Atop one of the majestic peaks on Mangara Station William Morrison snaps a picture on his smart phone and sends it out to the world on Twitter.
Like many of his posts, it will be liked and retweeted by people around the globe.
“It never ceases to amaze me how much positive interaction I get from people all around the world and in all walks of life,” Morrison says.
“And that’s incredibly powerful and I think it’s something as Kiwi farmers that we do take for granted and can maybe leverage and use a bit more in the future.”
Being the sixth generation of the family to farm in the region, Morrison and his brother Richard, along with father John and cousin Graham, have built up their farming operation from the original home farm on the flats to include Mangara. Bought in 2013, the 994ha hill country property brings their breeding and finishing operation to 1394ha.
In the hills Morrison looks after the breeding stock with farm manager Daniel Clayton.
When he’s not showcasing the farm to the world through his phone Morrison is often away from the farm in his role as national farmer council chairman with Beef + Lamb New Zealand.
“That’s why Daniel’s so important and why I’m the shepherd here now,” he says.
Morrison Farming has grown in land size, staff and scale with the acquisition of Mangara, something Morrison says was important for the family business to prosper.
“You always look at your business model and the members of your family and you’ve just got to figure out what’s economically viable for now and for the future. It always helps to have a bit of scale and independence within a family business.”
Mangara has provided that scale but it has been hard work to develop the block, which has no mains power supply, and the work isn’t finished.
The first task was to build a bridge to gain access to the whole property.
“Then you think fencing and fertiliser but you need water to do all of those things so we put in a water reticulation scheme. We’re still building that as we continue to do the development.”
A two-stage pumping system draws water from beneath a stream bed. It is pumped up to storage tanks. A diesel generator then pumps the water to four more tanks for gravity feeding around the farm.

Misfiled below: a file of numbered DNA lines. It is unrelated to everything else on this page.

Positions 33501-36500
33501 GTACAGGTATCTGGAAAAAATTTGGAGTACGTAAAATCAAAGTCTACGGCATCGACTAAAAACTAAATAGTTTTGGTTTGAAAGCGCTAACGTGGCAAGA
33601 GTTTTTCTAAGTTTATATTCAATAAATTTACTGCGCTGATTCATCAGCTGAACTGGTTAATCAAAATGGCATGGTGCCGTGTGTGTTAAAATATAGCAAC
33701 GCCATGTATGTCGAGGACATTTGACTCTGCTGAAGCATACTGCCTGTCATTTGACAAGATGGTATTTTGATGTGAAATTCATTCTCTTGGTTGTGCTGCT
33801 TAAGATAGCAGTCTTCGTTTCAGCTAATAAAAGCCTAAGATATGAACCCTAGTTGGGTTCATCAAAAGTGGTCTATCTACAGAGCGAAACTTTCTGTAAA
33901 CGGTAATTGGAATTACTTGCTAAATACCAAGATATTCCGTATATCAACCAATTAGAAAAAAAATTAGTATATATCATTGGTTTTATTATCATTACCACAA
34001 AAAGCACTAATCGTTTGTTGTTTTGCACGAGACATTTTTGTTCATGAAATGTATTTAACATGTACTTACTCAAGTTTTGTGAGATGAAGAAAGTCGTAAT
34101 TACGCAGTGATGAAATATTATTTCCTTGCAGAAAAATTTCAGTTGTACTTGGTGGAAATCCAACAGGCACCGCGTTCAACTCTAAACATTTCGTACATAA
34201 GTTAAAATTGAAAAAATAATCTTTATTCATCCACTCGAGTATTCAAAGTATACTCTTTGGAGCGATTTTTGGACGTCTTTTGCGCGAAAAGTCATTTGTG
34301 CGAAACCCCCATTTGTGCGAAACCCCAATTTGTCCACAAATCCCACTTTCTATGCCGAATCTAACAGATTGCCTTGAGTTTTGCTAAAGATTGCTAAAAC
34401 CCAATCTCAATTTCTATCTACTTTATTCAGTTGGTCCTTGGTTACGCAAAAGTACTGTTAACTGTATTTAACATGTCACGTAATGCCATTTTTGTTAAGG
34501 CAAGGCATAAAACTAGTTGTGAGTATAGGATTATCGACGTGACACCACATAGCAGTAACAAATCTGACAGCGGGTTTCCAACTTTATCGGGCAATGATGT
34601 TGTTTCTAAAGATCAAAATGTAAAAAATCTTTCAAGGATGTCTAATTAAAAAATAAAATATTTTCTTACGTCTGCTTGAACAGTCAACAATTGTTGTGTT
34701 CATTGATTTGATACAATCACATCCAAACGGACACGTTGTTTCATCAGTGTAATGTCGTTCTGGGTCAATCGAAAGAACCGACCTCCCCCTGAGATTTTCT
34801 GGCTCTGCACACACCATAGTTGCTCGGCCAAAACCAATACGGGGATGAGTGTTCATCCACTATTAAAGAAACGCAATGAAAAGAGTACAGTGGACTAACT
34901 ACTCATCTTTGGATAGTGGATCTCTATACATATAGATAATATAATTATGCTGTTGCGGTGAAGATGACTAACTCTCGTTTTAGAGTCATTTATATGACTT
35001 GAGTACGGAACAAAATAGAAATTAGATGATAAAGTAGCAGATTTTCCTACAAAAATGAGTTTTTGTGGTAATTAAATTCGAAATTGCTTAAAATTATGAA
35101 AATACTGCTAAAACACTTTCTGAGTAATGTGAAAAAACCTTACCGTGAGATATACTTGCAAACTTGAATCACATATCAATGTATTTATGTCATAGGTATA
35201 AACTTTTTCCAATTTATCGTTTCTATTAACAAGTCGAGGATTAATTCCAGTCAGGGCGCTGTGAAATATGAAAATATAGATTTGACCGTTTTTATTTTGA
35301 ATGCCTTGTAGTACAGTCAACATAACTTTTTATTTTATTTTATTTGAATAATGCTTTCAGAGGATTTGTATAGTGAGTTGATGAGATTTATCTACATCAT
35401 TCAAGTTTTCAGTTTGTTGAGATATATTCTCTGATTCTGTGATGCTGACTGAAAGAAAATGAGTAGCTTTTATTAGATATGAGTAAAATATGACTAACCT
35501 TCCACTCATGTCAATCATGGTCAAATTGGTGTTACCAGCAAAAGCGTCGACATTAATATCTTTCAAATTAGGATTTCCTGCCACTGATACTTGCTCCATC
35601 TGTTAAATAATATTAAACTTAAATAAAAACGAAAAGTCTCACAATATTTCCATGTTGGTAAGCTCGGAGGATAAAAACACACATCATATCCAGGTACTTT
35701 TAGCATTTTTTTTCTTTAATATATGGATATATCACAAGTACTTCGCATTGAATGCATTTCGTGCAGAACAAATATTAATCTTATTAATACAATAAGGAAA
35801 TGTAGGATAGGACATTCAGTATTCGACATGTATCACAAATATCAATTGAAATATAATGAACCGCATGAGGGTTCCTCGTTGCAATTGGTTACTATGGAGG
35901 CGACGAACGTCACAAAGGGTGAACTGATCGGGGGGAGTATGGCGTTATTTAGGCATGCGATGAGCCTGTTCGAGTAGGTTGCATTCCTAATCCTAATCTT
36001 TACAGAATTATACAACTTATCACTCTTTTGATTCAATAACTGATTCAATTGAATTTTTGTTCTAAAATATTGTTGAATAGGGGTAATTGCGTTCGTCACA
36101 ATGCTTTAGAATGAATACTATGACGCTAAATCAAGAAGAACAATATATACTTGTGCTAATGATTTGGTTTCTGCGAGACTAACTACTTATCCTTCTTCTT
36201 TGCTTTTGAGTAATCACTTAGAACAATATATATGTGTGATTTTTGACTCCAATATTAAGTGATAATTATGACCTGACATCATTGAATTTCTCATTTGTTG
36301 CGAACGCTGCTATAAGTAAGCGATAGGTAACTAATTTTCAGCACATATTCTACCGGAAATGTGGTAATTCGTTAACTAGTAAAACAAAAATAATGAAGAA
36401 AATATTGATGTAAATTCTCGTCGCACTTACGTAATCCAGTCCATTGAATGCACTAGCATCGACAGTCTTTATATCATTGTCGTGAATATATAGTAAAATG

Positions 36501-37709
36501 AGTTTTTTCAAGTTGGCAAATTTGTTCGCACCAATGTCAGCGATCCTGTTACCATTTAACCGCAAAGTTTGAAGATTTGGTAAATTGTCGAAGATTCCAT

Fencing’s also been a priority with the original 22 paddocks being turned into 44 at a rate of about 3-4km a year.
“It’s a battle because you spend a whole lot of money buying a place and then you need to spend more to make the place work.”
It hasn’t been without obstacles, either. A storm in 2015 left them unable to access parts of the farm.
“It was a big wake-up call.
“We probably lost about half of our paddocks. They became not stockproof and we couldn’t get around half of the farm for a month until it dried out and we could get a digger in,” Clayton says
“There was a lot of slipping.”
Yet Morrison credits Clayton with getting stuck in and getting the farm back on track.
“It was tough,” Morrison says.
“Daniel said we’ve just got to fix this so he started the next day just plodding through the mud carrying posts and netting and waratahs and wire and bits and pieces and you just start plugging up holes.
“How do you eat an elephant? One bite at a time.
“And we got on top of it. We had a functioning farm in two months and you never look back.”
Water is one thing but a lack of it is something else again and last spring is remembered as the one that passed them by.
“We didn’t get spring. What that looked like is that we got 38mm of rain. So there’s no massive damage, it’s not spectacular like a flood but we’re just coming out of it now and doing our monitoring and for the last 12 months we grew 20% less feed than any other year.
“So if you think about our raw resource that you’ve got to work with, that’s what’s really been challenging.
“It’s an unspectacular, quiet battle that you have.”
But through these battles the Morrisons have stuck to their plan to use best-practice farming methods and superior genetics to create a profitable farming business.
It’s scenes like these that make William Morrison’s social media posts such so popular. Photo: William Morrison
Morrison and the team use Farmax tools to help inform their decisions, CashManager make sure every dollar is where it should be and various other apps and online tools to help things tick along.
These tools are helping to build a farming business Morrison hopes will deliver not only profit but a sustainable and environmentally-sound operation that won’t compromise future generations.
As for Twitter, the posts have become a little less frequent in the past year or so.
Industry governance and his recent marriage to farm consultant and Morrison farming director Erica van Reenen has seen him off the farm a couple of days a week.
Van Reenen runs the Feilding office of Agfirst and has been influential in identifying areas of MangaRa that are suitable for planting and wetlands.
Morrison says sustainability is important economically, environmentally and socially.
“That means having a healthy farm and healthy landscapes.
“It means having a business model that is positive and generating growth for future generations to be able to be successful.
“And it means having people, family members and staff and all the service people that are involved in our farming business enjoying their involvement and being positive about the opportunities for the days, weeks and years to come.”
As for the future, Morrison sees both challenges and opportunities for the sheep and beef sector.
“I think the best strategy to combat future issues is just to continue to improve your farming system in a way that is open and transparent, which just means being really honest with the people around you and with the markets and actually working hard to have good-quality science that validates what it is you’re doing.
“And then share that with everyone around the world and use things such as social media and be able to say ‘Hey, this is the real story’.”